Some examples of practical exercises include disconnecting complete data centers, disruptively diverting the traffic headed to a specific application to a different target, modifying live service configurations, or bringing up services with known bugs. The resilience of the services is also tested by “disabling” people who might have knowledge or experience that isn’t documented, or removing documentation, process elements, or communication channels.

Back in the day, Google performed DiRT exercises in a different way, which may be more practical for companies without a dedicated disaster testing team. Initially, DiRT comprised a small set of theoretical tests done by engineers working on user-facing services, and the tests were isolated and very narrow in scope: “What would happen if access to a specific DNS server is down?” or “Is this engineer a single point of failure when trying to bring this service up?”

How to start: the basics

Once you embrace the idea that testing your infrastructure and procedures is a way to learn what works and what does not, and use the failures as a way of growing, it is very tempting to go nuts with your tests. But doing so can easily create too many complications in an already complex system.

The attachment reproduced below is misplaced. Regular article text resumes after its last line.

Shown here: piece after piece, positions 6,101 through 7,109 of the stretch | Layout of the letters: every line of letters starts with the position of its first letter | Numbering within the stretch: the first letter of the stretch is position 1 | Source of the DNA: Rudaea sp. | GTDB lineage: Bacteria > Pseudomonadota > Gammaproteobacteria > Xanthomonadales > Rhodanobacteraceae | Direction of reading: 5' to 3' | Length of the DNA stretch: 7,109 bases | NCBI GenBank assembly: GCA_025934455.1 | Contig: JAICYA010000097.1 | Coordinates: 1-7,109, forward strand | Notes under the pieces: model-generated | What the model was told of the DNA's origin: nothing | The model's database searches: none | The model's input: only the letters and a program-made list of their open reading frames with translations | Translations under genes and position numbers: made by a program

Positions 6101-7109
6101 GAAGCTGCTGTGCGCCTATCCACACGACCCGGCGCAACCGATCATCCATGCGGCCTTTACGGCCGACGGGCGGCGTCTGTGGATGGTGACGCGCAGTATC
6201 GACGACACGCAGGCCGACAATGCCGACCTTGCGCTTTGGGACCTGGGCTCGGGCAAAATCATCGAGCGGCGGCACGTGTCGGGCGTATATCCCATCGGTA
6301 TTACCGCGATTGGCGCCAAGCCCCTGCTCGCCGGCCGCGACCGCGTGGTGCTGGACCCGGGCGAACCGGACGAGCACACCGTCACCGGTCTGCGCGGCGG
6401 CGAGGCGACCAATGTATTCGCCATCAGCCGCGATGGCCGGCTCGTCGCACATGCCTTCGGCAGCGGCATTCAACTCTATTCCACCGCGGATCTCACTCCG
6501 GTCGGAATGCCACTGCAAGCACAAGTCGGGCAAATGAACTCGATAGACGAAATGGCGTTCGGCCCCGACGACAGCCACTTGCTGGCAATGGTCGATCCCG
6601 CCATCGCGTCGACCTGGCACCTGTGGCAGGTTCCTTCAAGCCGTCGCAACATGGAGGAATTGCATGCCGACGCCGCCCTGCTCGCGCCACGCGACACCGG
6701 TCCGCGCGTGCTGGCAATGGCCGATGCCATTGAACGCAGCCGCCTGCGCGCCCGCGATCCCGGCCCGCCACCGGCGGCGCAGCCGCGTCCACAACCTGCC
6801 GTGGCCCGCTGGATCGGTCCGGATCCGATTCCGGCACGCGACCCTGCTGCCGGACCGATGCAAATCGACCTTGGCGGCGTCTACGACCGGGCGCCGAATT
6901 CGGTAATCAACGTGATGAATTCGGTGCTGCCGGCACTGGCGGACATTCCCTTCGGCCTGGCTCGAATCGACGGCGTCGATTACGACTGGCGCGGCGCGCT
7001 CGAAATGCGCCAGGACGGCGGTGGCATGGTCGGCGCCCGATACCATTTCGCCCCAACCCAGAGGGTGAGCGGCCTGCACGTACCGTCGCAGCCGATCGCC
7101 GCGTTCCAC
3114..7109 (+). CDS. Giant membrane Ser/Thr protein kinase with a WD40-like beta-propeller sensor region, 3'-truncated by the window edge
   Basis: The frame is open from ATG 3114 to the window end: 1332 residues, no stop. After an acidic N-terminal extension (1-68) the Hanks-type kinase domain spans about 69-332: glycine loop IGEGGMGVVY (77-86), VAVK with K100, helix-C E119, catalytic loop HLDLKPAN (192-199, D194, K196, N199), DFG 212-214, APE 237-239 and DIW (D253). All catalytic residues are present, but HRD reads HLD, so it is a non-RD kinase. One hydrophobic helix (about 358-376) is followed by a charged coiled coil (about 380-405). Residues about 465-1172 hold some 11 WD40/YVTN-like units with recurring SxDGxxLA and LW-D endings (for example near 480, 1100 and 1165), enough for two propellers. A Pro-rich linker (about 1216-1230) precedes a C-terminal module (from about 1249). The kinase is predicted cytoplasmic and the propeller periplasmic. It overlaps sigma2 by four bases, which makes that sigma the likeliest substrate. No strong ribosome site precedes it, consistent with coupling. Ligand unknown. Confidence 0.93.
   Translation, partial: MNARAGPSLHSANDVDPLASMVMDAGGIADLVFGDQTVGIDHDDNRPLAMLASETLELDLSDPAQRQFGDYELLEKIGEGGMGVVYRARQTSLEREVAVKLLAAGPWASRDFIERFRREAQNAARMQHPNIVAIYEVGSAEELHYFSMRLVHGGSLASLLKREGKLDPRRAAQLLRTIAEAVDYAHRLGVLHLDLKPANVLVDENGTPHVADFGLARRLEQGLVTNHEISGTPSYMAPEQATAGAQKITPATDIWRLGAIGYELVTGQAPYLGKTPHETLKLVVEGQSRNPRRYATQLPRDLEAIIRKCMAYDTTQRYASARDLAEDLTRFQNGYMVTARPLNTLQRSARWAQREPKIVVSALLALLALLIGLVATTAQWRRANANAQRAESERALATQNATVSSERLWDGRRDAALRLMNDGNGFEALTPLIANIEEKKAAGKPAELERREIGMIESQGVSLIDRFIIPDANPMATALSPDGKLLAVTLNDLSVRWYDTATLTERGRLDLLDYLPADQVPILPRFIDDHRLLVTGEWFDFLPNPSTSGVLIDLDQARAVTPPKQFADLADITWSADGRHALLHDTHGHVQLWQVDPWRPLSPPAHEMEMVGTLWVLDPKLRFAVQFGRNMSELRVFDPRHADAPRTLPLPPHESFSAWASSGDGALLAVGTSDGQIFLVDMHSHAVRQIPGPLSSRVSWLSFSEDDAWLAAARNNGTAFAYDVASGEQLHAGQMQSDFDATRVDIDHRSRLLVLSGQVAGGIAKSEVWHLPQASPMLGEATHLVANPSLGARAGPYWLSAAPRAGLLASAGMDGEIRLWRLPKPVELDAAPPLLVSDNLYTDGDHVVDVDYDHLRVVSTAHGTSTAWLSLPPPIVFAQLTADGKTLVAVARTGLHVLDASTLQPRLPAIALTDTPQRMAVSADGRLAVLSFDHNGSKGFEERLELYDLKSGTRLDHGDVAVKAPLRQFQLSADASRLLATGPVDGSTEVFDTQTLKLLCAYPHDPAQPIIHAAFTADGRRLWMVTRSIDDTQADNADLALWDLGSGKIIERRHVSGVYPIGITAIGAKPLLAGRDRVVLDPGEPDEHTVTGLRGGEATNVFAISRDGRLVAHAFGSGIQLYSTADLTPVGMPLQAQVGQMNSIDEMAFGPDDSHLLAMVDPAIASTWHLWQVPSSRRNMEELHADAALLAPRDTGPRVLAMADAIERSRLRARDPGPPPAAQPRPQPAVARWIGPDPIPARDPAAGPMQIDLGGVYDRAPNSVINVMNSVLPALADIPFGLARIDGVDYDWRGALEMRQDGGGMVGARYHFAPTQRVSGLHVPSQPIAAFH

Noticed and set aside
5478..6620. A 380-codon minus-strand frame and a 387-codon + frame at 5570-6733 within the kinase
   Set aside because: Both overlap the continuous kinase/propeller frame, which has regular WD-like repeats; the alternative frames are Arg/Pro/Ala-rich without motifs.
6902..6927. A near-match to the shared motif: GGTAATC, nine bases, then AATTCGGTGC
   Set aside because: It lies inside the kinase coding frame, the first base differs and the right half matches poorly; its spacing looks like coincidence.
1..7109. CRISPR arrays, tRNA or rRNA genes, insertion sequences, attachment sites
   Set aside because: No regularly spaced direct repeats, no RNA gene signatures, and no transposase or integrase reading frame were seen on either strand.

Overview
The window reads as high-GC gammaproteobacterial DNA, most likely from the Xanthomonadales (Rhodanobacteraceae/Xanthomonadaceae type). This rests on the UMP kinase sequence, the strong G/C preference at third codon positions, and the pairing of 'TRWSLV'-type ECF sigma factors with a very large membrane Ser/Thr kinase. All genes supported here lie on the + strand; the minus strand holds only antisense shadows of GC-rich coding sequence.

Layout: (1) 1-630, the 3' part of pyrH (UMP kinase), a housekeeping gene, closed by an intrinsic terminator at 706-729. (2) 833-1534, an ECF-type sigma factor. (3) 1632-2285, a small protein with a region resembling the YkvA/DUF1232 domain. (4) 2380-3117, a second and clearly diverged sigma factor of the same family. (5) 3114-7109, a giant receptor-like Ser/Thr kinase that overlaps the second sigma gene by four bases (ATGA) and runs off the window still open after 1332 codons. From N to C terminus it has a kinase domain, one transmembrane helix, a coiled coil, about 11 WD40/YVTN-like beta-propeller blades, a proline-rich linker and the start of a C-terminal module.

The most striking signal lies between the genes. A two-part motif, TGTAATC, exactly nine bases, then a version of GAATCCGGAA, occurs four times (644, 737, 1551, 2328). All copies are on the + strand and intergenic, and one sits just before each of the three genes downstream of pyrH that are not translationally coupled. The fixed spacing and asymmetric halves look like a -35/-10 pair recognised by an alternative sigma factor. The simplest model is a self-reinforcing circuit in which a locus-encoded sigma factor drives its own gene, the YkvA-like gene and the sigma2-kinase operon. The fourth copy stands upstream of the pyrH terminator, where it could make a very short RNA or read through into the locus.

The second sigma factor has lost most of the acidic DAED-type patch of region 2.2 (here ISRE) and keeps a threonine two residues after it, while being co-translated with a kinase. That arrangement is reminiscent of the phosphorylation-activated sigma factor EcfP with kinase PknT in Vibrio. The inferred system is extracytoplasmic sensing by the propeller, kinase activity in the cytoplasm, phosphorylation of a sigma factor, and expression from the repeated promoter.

To avoid the initial unnecessary overhead of interdependencies, start small with service-specific tests, and evolve your exercises, analyzing which ones provide value and which ones don’t. Clearly defining your tests is also important, as it helps to verify if there are hidden dependencies: “Bring down DNS” is not the same as “Shut down all primary DNS servers running in North America data centers, but not the forwarding servers.” Forwarding rules may mask the fact that all the DNS servers are down but the clients are sending DNS queries to external providers.